It’s time cotton got some serious policy attention from the govt

G Chandrashekhar | Updated on August 08, 2019 Published on August 08, 2019

A combination of trade war and global growth slowdown is taking a toll on the world cotton market. Worsening trade conflict between the world’s largest exporter the US and the world’s largest importer China is seen weakening the market sentiment and depressing the price of the natural fibre, often described as white gold.

Last year, China imposed 25 per cent retaliatory tariff on the US origin cotton. With the Asian major refusing to buy American-origin cotton beyond the minimum quantity committed by it, cotton prices in the US crashed to multi-year lows, falling to about 57 cents a pound and seriously upsetting cotton growers.

Price fall in China

Ironically, in China too, cotton prices have declined to levels not seen in about ten years. This is because China is a major supplier of cotton textiles to the US; and high tariffs are expected to make Chinese goods less competitive in the US market. Given this, China’s consumption demand for cotton is sure to decrease in the months ahead.

Contrary to earlier expectations, many observers now feel the trade conflict between the US and China is unlikely to resolve anytime soon. This will continue to have a bearing on world consumption and world trade. While cotton cultivation is expected to gradually shift from high-yield origins such as China to relatively low-yield countries in Asia and Africa, in recent years, textile production has been slowly relocating from China to other Asian or Asia-Pacific countries such as Bangladesh and Vietnam.

An extended trade war has the potential to accelerate the process of relocation. In the event, consumption demand for cotton will increase in new centres of production.

Production forecast

According to Washington DC-based International Cotton Advisory Committee, world cotton production in 2019-20 is forecast to reach 27.2 million tonnes, a 6 per cent rise from the previous year. Consumption is expected to grow slowly at 1.7 per cent to 26.9 million tonnes. This will result in greater ending stocks for the year.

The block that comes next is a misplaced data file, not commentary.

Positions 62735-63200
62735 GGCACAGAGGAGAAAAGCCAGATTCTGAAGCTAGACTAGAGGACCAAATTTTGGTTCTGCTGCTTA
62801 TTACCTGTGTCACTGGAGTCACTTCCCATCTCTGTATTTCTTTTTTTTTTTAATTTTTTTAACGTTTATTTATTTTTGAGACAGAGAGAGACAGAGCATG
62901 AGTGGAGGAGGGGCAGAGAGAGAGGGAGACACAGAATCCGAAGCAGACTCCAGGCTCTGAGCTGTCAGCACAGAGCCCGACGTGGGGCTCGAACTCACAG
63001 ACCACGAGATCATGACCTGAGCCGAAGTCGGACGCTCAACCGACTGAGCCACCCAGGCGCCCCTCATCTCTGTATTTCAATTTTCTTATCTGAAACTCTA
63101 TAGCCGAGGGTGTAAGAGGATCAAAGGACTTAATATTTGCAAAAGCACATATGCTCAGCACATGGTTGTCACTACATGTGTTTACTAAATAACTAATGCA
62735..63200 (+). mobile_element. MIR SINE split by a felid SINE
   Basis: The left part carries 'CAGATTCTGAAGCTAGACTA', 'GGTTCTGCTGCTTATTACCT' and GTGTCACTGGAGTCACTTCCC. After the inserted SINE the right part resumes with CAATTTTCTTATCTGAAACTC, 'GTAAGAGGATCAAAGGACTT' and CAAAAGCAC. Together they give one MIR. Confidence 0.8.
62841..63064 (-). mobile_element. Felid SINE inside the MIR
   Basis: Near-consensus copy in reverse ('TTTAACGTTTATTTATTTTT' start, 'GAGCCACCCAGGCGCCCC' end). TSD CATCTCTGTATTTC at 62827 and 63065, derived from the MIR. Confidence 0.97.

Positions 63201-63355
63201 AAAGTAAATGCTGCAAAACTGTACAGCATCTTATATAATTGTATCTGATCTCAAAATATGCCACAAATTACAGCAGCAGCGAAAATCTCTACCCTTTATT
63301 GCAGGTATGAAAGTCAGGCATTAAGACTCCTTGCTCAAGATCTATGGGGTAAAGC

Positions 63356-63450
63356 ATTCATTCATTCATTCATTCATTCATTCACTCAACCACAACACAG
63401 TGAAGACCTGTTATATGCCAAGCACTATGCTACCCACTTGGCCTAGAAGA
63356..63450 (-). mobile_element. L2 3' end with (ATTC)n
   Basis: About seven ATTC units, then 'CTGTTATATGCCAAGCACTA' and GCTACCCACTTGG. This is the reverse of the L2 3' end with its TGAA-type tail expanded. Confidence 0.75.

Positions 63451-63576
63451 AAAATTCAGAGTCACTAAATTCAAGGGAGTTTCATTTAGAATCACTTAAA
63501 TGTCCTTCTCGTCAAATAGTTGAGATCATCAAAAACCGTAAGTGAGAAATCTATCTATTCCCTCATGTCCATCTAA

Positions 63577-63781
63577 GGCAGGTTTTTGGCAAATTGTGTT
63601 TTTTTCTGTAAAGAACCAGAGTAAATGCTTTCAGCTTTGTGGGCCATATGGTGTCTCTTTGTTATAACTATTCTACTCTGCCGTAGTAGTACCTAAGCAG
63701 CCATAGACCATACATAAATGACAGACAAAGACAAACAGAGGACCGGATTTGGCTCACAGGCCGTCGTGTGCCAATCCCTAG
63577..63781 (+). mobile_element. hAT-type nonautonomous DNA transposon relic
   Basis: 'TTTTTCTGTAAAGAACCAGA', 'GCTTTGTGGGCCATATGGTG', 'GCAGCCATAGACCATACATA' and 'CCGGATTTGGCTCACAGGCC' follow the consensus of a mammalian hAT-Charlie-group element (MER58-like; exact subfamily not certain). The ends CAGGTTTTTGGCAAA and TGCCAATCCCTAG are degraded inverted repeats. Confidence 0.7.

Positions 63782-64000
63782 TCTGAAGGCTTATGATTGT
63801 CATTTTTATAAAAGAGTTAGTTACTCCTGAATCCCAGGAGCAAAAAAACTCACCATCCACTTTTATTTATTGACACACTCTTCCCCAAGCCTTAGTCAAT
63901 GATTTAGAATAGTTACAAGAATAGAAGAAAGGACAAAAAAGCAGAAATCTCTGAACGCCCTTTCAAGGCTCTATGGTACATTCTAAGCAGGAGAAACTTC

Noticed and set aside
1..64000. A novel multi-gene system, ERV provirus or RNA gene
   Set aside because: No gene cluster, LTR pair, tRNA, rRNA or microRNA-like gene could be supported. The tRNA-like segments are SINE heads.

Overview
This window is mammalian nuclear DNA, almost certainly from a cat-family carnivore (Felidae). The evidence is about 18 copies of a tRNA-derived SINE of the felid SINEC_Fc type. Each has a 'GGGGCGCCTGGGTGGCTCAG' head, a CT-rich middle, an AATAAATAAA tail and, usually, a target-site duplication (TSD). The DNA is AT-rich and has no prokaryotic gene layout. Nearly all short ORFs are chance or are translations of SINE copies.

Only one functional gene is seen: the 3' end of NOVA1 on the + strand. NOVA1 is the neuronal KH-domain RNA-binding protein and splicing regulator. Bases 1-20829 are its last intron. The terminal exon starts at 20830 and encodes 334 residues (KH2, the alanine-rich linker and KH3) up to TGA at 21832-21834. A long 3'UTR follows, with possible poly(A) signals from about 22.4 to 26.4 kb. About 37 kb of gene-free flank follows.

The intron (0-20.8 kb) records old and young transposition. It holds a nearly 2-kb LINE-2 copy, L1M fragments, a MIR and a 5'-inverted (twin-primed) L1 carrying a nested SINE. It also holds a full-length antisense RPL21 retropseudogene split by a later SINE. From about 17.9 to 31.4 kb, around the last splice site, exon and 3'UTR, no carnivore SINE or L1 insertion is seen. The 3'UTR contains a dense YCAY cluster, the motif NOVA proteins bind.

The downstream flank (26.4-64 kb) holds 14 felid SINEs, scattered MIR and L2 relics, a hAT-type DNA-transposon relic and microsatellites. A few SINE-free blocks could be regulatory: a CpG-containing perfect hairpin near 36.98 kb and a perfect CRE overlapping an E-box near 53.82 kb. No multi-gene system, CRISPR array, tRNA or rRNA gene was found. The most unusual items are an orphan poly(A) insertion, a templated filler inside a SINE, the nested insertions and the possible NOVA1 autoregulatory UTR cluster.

India cannot escape the developments in the global marketplace given the integration of markets through the trade route. Depressed overseas rates have encouraged higher import into the country to meet the production shortfall during 2018-19.

For 2019-20, the government has fixed a tentative production target of 357.5 lakh bales of cotton (170 kilograms each). On current reckoning, this target is unlikely to be achieved.

Admittedly, cotton planted area so far has bucked the lagging trend seen in other crops. As of August 2, it has been planted on 115 lakh hectares, up by some six lakh ha this time last year. Normal area is 120 lakh ha.

Risk factors

The concern really is with respect to precipitation and risk of pest attack. Rainfall aberrations during June and July may impact yields.

While it is a little premature to have an informed production estimate, what is clear is that the final output is more likely to fall short of the target; and considering domestic demand at about 330 lakh bales, the emerging scenario points to tightening availability.

Such tightness means reduced availability for export and encouragement to larger imports.

While cotton consumption demand in our country will continue to expand, there are known and unknown risks that are seen hurting production.

Indian cotton has now reached a stage where some serious policy attention is necessary to ensure year-on-year output growth commensurate with consumption growth.

Unfortunately, the value chain participants as well as policymakers seem to be taking Indian cotton production for granted.

The writer is a policy commentator and agribusiness specialist. Views are personal

Published on August 08, 2019
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